Central African Republic

Situation Report
Feature
Planted fields now surround the abandoned and tree-lined main avenue that had been a main traffic route between the capitals of Chad and the Central African Republic (N'Djamena and Bangui). IDP can walk on the route but all the buildings are abandoned after being destroyed. ©OCHA/Anne Kennedy, Batangafo, Ouham Prefecture, CAR, 2020.
Planted fields now surround the abandoned and tree-lined main avenue that had been a main traffic route between the capitals of Chad and the Central African Republic (N'Djamena and Bangui). IDPs can walk on the route but all the buildings are abandoned after being destroyed. ©OCHA/Anne Kennedy, Batangafo, Ouham Prefecture, CAR, 2020.

“Here We Do Not Go to the Fields”

A salary that may be stolen from you, a commute with the threat of rape, a workplace in 35-degree heat. Farming in Batangafo, in the north of the Central African Republic, is one of the hardest jobs in the world. If Rosalie Fiobona* [48] and Antoinette Ngaïnam* [25] seem both incredibly tired and incredibly tough, it is clear why.        

They, along with many displaced women in Batangafo, have always been farmers. Both inherited their farms from their fathers, one on land so flat it is near where aeroplanes land and the other in the rich, damp soil near the Ouham River. But today she says:

“I have fear because we go to the fields and on my return the armed men can attack us, rape us … assault us”

Antoinette Ngaïnam, Farmer.

They, and 35,000 other displaced people, have been forced to flee from their homes in Batangafo, a large portion of whom live on just 1km². Within this small space there are MINUSCA peacekeepers and humanitarians distributing food and supplies who try to create a safe area. But there are only three dirt roads surrounding this triangle of land and endless entry points. The violence is not localised nor continuous; its seasons are not predictable. Months of farming work can be lost when armed groups appear on land worked beyond its borders.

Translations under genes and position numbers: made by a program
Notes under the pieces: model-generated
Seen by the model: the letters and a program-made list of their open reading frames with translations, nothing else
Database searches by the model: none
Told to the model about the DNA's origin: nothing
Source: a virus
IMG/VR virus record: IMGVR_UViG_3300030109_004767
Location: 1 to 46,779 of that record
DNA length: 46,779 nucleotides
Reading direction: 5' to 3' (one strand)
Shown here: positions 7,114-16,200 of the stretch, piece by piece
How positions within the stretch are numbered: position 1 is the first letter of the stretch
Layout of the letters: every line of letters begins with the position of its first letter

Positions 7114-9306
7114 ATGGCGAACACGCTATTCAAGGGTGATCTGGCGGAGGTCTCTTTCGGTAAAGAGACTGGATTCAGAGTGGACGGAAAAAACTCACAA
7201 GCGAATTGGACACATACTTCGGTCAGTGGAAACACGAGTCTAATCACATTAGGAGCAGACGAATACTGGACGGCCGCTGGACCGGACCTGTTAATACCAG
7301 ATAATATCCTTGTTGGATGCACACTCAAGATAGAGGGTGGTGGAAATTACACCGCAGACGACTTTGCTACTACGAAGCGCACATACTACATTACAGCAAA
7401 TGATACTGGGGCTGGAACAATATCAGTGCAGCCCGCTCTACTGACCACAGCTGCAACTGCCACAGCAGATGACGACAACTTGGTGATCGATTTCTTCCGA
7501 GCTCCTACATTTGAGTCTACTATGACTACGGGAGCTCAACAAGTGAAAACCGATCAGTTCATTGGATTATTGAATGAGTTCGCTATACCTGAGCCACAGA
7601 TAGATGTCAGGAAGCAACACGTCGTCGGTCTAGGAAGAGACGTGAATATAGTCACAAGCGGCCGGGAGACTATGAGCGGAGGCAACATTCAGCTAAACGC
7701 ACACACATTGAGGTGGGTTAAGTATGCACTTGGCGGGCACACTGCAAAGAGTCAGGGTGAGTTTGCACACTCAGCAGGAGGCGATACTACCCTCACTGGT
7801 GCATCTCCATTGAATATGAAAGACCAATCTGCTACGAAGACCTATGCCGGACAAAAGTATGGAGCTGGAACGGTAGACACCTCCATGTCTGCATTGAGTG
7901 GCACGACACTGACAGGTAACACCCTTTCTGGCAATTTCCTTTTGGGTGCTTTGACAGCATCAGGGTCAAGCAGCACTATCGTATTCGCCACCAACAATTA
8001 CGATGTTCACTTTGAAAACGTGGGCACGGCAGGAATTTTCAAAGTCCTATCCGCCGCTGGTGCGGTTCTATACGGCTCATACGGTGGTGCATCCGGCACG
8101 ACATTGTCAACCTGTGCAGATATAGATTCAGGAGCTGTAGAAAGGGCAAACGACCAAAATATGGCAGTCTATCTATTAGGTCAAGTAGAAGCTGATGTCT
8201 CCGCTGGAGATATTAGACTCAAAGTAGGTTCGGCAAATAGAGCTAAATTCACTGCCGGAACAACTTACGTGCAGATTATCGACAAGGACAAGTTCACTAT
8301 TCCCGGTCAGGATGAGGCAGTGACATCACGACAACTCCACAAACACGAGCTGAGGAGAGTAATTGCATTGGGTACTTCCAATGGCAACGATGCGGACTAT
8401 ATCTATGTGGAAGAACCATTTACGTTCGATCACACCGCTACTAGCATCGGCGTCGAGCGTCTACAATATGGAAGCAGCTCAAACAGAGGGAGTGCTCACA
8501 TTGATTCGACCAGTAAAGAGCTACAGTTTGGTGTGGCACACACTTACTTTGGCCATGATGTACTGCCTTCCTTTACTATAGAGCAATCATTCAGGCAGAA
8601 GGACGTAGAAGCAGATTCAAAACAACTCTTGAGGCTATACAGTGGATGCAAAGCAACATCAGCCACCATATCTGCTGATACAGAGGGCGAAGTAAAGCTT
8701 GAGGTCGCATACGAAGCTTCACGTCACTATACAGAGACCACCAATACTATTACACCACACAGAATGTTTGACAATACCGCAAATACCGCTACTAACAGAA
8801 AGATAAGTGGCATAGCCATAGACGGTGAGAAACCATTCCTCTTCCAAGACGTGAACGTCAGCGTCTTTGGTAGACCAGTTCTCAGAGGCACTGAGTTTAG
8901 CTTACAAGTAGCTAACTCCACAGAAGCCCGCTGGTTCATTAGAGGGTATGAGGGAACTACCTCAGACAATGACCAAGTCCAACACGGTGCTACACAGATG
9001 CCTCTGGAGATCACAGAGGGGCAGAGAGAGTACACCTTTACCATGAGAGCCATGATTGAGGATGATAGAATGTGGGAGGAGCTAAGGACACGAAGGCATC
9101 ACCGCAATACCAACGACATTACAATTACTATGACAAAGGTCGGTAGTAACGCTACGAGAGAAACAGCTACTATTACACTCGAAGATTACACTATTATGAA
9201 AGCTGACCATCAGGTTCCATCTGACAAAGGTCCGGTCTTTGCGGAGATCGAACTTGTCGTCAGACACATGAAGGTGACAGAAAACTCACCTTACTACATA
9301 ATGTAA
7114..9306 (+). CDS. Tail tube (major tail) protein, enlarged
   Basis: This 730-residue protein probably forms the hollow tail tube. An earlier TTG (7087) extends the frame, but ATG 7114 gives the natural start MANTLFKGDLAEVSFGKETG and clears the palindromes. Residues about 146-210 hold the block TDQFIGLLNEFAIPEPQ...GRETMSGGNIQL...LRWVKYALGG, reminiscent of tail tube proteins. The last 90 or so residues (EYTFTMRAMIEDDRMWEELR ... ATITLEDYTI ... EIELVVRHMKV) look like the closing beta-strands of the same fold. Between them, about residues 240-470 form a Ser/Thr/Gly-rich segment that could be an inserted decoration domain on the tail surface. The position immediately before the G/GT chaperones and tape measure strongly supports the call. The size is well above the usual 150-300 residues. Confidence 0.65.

“At the start I made an effort to go to plant, but I had no time to harvest…if I went to the fields the armed men chased me and said the displaced had no right to go there”

Rosalie Fiobona, Farmer

Even those attempting to help the displaced people in Batangafo are, themselves, becoming targets. Batangafo is one of the sub-prefectures most affected by incidents against humanitarian workers in a country already listed as one of the most dangerous countries in the world to be a humanitarian. On several occasions emergency aid work had to be suspended as humanitarians were forced to withdraw. Every day an average of at least one act of violence is registered against humanitarian workers in the Central African Republic. Batangafo was the fourth most affected sub-prefecture with 39 incidents against humanitarian personnel or property in 2020. In January 2021, 66 incidents were recorded across CAR – more than double the monthly average in 2020.

Neither Rosalie nor Antoinette have any property within the triangle. And even if they did, every inch has a shelter, a person, a purpose. Both women’s properties are less than 3km away. Most of the displaced people have homes that are heartbreakingly close. An afternoon’s walk, a simple stroll across the road, a short hour away. There, there are houses with burnt roofs and grass where crops were planted before. Most still visit their homes despite the danger. Not just for food but also to be, for an hour or two, in their own homes. The lure of the memory of a time when they had control of their own lives, when they could work to feed themselves, surrounded by their neighbours and families, is so great that even the threat of rape and death cannot always conquer it.

As the evening closes in Rosalie and Antoinette walk back into the centre of the displaced people’s site. When everything they want and have worked so hard for: independence, control and home, lies, impossibly, in the opposite direction.

*names have been changed to protect the interviewees

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